Mr. Vinge writes what might be called thoughtful space opera. His setting is nothing less than the galaxy we call the Milky Way. I don't mean that he simply lets loose a few spaceships and has them chase one another among the stars to act out another old-fashioned shoot-'em-up plot. The human and nonhuman characters of "A Fire Upon the Deep" live in a complex galactic society that Mr. Vinge has worked out in admirable if economical detail, and the scope of his story is such that it requires just a background.
 

» Add other authors (8 possible)

Author nameRoleType of authorWork?Status
Vinge, VernorAuthorprimary authorall editionsconfirmed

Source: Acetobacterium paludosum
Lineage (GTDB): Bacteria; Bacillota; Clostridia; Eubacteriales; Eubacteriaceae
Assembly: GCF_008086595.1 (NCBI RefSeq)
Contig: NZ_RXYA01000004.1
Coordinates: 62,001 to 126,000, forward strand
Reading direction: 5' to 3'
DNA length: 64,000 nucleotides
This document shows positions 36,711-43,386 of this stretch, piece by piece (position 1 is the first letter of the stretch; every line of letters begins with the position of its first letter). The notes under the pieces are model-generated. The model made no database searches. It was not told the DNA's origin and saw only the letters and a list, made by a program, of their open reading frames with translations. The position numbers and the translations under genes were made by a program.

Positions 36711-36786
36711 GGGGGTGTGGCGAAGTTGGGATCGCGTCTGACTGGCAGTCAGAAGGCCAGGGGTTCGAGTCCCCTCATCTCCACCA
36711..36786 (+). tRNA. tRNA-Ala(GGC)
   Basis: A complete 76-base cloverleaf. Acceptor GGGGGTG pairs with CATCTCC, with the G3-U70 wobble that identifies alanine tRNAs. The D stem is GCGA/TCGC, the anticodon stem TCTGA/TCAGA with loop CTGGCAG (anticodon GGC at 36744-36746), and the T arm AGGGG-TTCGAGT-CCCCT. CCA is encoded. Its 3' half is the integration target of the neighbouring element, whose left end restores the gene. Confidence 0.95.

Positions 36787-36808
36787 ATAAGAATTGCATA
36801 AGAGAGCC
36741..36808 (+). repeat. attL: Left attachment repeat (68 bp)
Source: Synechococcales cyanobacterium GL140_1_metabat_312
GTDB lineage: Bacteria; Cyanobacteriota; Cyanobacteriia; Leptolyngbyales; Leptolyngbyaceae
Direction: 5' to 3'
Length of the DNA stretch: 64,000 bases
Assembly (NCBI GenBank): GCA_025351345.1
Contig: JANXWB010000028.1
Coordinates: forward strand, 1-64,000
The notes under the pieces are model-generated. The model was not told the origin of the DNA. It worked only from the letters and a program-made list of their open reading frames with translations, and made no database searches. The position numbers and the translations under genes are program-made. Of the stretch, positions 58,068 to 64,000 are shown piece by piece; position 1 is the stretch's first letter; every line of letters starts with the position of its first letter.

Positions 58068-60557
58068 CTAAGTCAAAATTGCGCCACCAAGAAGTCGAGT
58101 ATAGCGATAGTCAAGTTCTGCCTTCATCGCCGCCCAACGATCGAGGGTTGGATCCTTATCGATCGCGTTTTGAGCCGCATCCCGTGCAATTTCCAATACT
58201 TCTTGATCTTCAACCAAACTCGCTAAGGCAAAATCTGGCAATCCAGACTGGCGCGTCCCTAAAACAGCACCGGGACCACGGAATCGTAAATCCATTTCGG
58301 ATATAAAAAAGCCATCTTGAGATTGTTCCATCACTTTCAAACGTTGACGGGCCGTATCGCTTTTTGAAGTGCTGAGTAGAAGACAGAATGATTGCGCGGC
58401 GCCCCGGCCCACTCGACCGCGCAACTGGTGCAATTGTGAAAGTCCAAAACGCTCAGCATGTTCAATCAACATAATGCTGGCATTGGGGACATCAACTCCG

Frenkel, JamesEditorsecondary authorsome editionsconfirmed
Mitchell, ElissaCartographersecondary authorsome editionsconfirmed
Tervaharju, HannuTranslatorsecondary authorsome editionsconfirmed
Vallejo, BorisCover artistsecondary authorsome editionsconfirmed

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To my father, Clarence L. Vinge, with love.
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How to explain? How to describe? Even the omniscient viewpoint quails.
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Haiku summary
Galaxy's at risk.
And you thought SkyNet was bad.
Kill all the AIs.
(Carnophile)
Evil shows its face.
God-in-man is here to help.
Let's hope this thing works.
(milotooberry)
Race to the bottom.
Crashed ship holds key to rescue.
Will we make it there?
(milotooberry)

Amazon.com Amazon.com Review (ISBN 0812515285, Mass Market Paperback)

In this Hugo-winning 1991 SF novel, Vernor Vinge gives us a wild new cosmology, a galaxy-spanning "Net of a Million Lies," some finely imagined aliens, and much nail-biting suspense.